Ageing is an inevitable process and is bound to make us vulnerable and more prone to health issues. One of the most common health risks that seniors face is stroke. With medical science advancing in leaps and bounds, the average human lifespan continues to grow at an equally astonishing rate. But with more and more individuals enjoying a high quality of life well into their 80s and 90s, the number of elderly people at risk for stroke is rapidly growing as well.

With the emphasis on elderly care and the number of health problems surrounding older adults, it is important to know and understand that the risks of stroke increase with age. Stroke is among the top leading causes of disability and reduced quality of life and it has also been estimated that the chance of having a stroke doubles every decade after the age of 55. While these statistics are certainly scary, the good news is that stroke is preventable.

There are many positive steps that you can take now to reduce your risk of stroke, but for that, it is important to first be aware of the risk factors. Let’s take a look.

  • Smoking
  • Obesity
  • High blood pressure
  • Diabetes
  • Excessive alcohol consumption
  • High cholesterol
  • Drug abuse

Apart from these, there are risk factors that you can’t control, which include: age, gender, genetics and family history.

A stroke is serious, just like a heart attack, so it's important to know the signs and symptoms of a stroke and act quickly if you suspect someone is having one.

  • Sudden numbness of weakness in the face, arm or leg – especially on one side of the body
  • Sudden confusion or trouble speaking or understanding
  • Sudden problems with vision in one or both the eyes
  • Sudden dizziness, loss of balance or coordination
  • Trouble walking
  • Sudden severe headache with no known cause

Other danger signs that may occur include double vision, drowsiness, and nausea or vomiting.

Like they say, ‘Prevention is better than cure’. Therefore, let’s take a look at how you can prevent your senior loved one from a stroke.

  1. Regular Medical Check-ups

Risk factors such as heart disease, high blood pressure, and elevated blood cholesterol must be monitored by your physician on a regular basis. These risk factors can be changed or, at minimum, controlled by proper medical treatment and appropriate diet and lifestyle modifications.

  1. Control Blood Pressure

High blood pressure or hypertension is the single most important risk factor for stroke. Even mild hypertension, if not adequately treated, increases stroke risk. In general, blood pressure should be below 120/80. Hypertension is often called the ‘silent killer’ because there may be no obvious symptoms. It is important to check your blood pressure regularly. Remember: medication to control hypertension is effective only if taken on a regular basis, so it is important to follow your physician's instructions.

  1. Stop Smoking

If your senior loved one has a habit of smoking, encourage them to reduce it and eventually put a stop to it. Studies have confirmed that smokers have a higher risk of stroke, regardless of other factors such as age, high blood pressure, or heart disease. The risk declines dramatically within a few years of kicking the habit.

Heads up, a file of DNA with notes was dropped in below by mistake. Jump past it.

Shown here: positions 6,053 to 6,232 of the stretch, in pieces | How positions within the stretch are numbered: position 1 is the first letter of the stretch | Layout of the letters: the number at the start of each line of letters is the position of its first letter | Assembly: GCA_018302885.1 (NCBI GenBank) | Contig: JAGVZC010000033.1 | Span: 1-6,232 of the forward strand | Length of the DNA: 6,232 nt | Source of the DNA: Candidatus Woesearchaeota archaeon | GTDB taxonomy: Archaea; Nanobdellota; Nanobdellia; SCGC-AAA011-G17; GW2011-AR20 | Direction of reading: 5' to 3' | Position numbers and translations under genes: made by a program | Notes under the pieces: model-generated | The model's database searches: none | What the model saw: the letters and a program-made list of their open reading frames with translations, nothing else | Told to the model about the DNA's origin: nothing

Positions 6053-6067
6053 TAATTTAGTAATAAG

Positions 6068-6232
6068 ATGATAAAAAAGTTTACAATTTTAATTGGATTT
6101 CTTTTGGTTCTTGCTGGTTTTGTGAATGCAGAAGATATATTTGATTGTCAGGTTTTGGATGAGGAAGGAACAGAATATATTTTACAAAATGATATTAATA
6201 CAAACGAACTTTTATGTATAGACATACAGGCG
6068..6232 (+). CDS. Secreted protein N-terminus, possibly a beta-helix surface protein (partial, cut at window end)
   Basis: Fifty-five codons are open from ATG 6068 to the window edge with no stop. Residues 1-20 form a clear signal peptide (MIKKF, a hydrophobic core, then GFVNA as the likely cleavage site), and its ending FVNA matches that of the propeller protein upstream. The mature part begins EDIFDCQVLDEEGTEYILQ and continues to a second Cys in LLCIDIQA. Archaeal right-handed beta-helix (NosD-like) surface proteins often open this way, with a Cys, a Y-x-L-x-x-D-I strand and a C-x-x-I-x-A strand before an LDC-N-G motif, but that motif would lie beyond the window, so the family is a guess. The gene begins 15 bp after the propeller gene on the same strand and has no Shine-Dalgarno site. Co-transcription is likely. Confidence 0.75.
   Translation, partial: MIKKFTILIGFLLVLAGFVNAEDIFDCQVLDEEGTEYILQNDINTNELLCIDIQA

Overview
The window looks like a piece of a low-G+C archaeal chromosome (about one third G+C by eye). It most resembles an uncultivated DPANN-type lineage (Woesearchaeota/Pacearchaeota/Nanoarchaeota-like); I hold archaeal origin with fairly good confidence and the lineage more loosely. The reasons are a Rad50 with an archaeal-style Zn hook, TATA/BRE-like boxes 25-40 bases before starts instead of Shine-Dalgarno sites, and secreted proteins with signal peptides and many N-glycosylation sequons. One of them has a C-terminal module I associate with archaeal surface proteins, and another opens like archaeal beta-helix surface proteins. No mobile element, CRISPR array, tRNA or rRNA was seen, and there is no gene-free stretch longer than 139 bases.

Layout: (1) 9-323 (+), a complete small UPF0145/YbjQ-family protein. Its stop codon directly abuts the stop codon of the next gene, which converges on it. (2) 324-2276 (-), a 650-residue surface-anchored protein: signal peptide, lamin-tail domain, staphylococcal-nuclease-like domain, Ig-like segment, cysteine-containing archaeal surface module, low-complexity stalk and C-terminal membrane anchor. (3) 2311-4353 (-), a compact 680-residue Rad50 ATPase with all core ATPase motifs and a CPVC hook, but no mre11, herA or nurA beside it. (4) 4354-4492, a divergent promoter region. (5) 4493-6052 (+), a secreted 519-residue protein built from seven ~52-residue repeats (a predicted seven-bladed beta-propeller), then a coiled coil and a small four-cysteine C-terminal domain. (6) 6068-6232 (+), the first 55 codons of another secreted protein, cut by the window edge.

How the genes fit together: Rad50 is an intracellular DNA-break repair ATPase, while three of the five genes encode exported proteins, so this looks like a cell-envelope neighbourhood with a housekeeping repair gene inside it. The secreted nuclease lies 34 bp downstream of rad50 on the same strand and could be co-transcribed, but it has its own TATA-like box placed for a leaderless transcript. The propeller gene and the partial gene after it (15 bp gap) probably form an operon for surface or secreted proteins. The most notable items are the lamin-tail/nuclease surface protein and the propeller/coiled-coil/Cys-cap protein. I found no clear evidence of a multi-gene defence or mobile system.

1. Improve Diet

Consumption of foods high in fat, cholesterol and salt increases the risk for stroke. The following recommendations are among the most important for stroke prevention. Dietary fat and cholesterol may be reduced by limiting fat or oil added in cooking, trimming fat and skin from meats and poultry, using low-fat or non-fat dairy products, broiling and baking foods rather than frying, and limiting eggs to no more than three a week. In addition, excess sodium is also linked to hypertension. There is also "hidden" salt in most processed and canned foods. Therefore, try to eat fresh food whenever possible.

  1. Maintain a Healthy Weight

Being overweight strains the heart and blood vessels and is associated with high blood pressure. Obesity also predisposes a person to heart disease and diabetes, both of which increase the risk for stroke. Keeping your weight to recommended levels for your height and build is a prudent preventive measure.

  1. Exercise Regularly

Try to make physical activity a part of your everyday life. Do things you like; for example, take a brisk walk, ride a bicycle, or go swimming. Talk with your healthcare provider if you haven't been exercising and you want to start a vigorous program or increase your physical activity. 

  1. Reduce Stress

Because stress may increase blood pressure, it is linked indirectly to stroke risk. A one-time stressful event rarely causes a stroke, but long-term unresolved stress can contribute to high blood pressure. Stress management, including relaxation techniques, exercise and counselling, appear to be useful in the treatment of high blood pressure, thus lowering the risk of stroke.

The bottom line is that strokes are increasingly common as we age. They can be fatal but more often are not; however, they can leave us disabled for the remainder of our lives. As elderly caregivers, we want to provide quality senior citizen care to our loved ones and preventing health issues like strokes is the best place to start. Encourage older adults to follow these preventive tips, so that you and your senior loved ones can live a quality life.

Author's Bio: 

The author of this article is a professional having years of experience in the field of Digital Marketing and currently associated with Proxgy. The author is an expert in writing on virtual travel, online video shopping and Digital marketing topics.